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Germany warns against travel as variant spreads

January 14, 2021

The Robert Koch Institute chief said Germany will have COVID-19 under control by the end of 2021. But he added that the spread of new virus variants might pose a challenge.

Düsseldorf Airport platform empty
Germany has shut down non-essential business since November over the pandemicImage: Ying Tang/NurPhoto/picture-alliance

People in Germany must refrain from nonessential travel, the head of the Robert Koch Institute for infectious diseases (RKI) said on Thursday, after the country detected cases of new coronavirus variants.

"We will have more variations ...Therefore don't travel," RKI President Lothar Wieler said.

Germany has reported 16 cases of the coronavirus variant that was first detected in Britain, and four other cases of the variant from South Africa.

The RKI said these would not be the last new COVID-19 variants, as a new variant has been detected in Brazil.

All infections of the new COVID-19 variants in Germany have been related to travel, Wieler said.

On Wednesday, Germany approved stricter controls for people entering the country. Starting Thursday, anyone coming to Germany from a high-risk area must provide proof of a negative COVID-19 test within 48 hours of arrival, according to the government website

Travelers from areas with very high risk, which include places where the new variants have been detected, are required to submit a negative COVID test before travel. 

Germany reported on Thursday a record high of 1,244 deaths, along with 25,164 new infections in 24 hours.

Tougher restrictions necessary?

RKI member Dr. Dirk Brockmann said statisticians agreed that stricter measures would cause the number of new cases to fall "substantially and rapidly."

The German institute said that people traveled a lot more during the second lockdown than the first round of restrictions in March last year.

Brockmann added, "there is a lot of common sense, but there are also a lot of exceptions, especially when it comes to mobility. People are on the road a lot."

He said, "the rules that lead to fewer contacts simply have to be tightened."

'Under control' by end of this year

The RKI urged people to follow the current lockdown rules in Germany, to control the spread of coronavirus. The institution also expressed support for further restrictions.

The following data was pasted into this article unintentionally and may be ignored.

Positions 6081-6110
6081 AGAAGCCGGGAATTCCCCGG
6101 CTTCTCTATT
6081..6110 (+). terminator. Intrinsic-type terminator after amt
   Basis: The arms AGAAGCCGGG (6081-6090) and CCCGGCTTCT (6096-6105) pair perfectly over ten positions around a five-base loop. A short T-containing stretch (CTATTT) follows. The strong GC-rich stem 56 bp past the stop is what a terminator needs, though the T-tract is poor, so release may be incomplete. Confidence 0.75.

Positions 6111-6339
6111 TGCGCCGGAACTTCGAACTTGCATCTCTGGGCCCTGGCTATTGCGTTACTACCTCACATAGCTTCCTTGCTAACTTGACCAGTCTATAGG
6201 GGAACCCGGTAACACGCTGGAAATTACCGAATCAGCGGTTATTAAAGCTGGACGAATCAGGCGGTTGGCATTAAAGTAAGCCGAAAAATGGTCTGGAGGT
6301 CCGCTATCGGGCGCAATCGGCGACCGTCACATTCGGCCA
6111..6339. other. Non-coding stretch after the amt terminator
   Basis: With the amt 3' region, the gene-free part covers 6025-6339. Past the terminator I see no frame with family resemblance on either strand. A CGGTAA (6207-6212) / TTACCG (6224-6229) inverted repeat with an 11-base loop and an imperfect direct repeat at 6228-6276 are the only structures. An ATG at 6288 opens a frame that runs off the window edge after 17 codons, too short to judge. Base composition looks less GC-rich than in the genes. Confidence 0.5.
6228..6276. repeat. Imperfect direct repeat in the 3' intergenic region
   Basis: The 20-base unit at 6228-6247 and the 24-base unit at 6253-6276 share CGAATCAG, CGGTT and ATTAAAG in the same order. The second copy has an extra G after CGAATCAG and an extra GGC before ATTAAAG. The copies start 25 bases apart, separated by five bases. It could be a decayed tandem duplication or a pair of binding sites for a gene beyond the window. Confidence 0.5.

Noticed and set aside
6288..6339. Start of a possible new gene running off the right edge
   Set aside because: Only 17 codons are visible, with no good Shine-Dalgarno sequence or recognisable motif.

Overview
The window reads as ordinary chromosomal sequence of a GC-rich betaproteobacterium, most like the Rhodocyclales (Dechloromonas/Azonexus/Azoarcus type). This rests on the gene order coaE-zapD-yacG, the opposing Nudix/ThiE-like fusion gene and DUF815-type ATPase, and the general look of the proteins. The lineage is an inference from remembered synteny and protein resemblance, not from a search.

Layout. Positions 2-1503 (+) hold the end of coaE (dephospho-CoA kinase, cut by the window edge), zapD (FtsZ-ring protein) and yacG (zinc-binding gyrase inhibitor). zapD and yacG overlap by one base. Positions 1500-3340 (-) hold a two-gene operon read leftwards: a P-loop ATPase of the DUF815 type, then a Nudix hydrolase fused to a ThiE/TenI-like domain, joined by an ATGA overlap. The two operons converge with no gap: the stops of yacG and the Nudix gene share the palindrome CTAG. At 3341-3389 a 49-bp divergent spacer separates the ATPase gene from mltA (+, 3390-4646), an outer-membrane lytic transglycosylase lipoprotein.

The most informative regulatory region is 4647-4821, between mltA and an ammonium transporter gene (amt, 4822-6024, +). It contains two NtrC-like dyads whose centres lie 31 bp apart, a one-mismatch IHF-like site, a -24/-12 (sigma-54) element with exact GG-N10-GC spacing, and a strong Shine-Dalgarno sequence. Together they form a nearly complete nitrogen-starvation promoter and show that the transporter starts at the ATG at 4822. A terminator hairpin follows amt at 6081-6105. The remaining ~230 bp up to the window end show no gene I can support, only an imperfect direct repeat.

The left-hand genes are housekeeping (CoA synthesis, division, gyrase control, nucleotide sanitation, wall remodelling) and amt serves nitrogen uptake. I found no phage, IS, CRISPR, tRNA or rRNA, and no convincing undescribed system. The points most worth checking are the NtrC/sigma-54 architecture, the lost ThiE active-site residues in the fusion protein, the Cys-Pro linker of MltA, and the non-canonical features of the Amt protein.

"To me, these measures we're now taking aren't a complete lockdown,'' said Wieler. "There are still too many exceptions and they aren't being strictly implemented.''

Total shutdown for Germany?

However, Wieler added that he expects the situation in Germany to improve by the end of the year. 

"At the end of the year, we will have this pandemic under control," Wieler said, urging people to receive the COVID vaccine.

The German government aims to inoculate 60%-70% of the population to achieve herd immunity. However, vaccine skepticism might hinder the officials' effort to reach this goal.

"I think our strategy is to inform the people, to be completely transparent regarding the characteristics of the two licensed vaccines," said Klaus Cichutek, the head of Paul Ehrlich Institute (PEI) which is in charge of vaccination in Germany.

Cichutek told DW that the available information implies a high rate of success for the existing vaccines.

"Of course, we do not know yet what the protection will look like in real time. But the data look very good," Cichutek said.

RKI: Working from home protects 'all of us'

Germany will have enough vaccine doses for its entire population by the end of 2021, according to the RKI.  

The RKI also encouraged people to work from home and maintain social distancing to curb the spike in COVID-19 cases. 

"Now working from home protects the health of all of us — for this we need even more responsible employers," Wieler said.

In 10 of Germany's federal states 85% of intensive care units are currently occupied, causing congestion in hospitals, he added. 

Germany has shut down non-essential businesses and institutions since November and until the end of January at the earliest. 

Germany's Chancellor Angela Merkel is expected to meet with top officials and the 16 state premiers later in January to discuss whether further measures are necessary. 

The country aims to curb the number of daily COVID-19 infections to less than 50 cases in every 100,000 per week, to track infection chains. The current rate is 151.2, according to the RKI. 

wmr,fb,kbd/dj (AFP, dpa, Reuters)

A previous version of this article misquoted Lothar Wieler as saying that 85% of intensive care beds in Germany were occupied by COVID patients in 10 states. Instead, Wieler simply said 85% of intensive care beds in 10 German states were occupied, without specifying the percentage of coronavirus patients. This has now been corrected. DW apologizes for the error.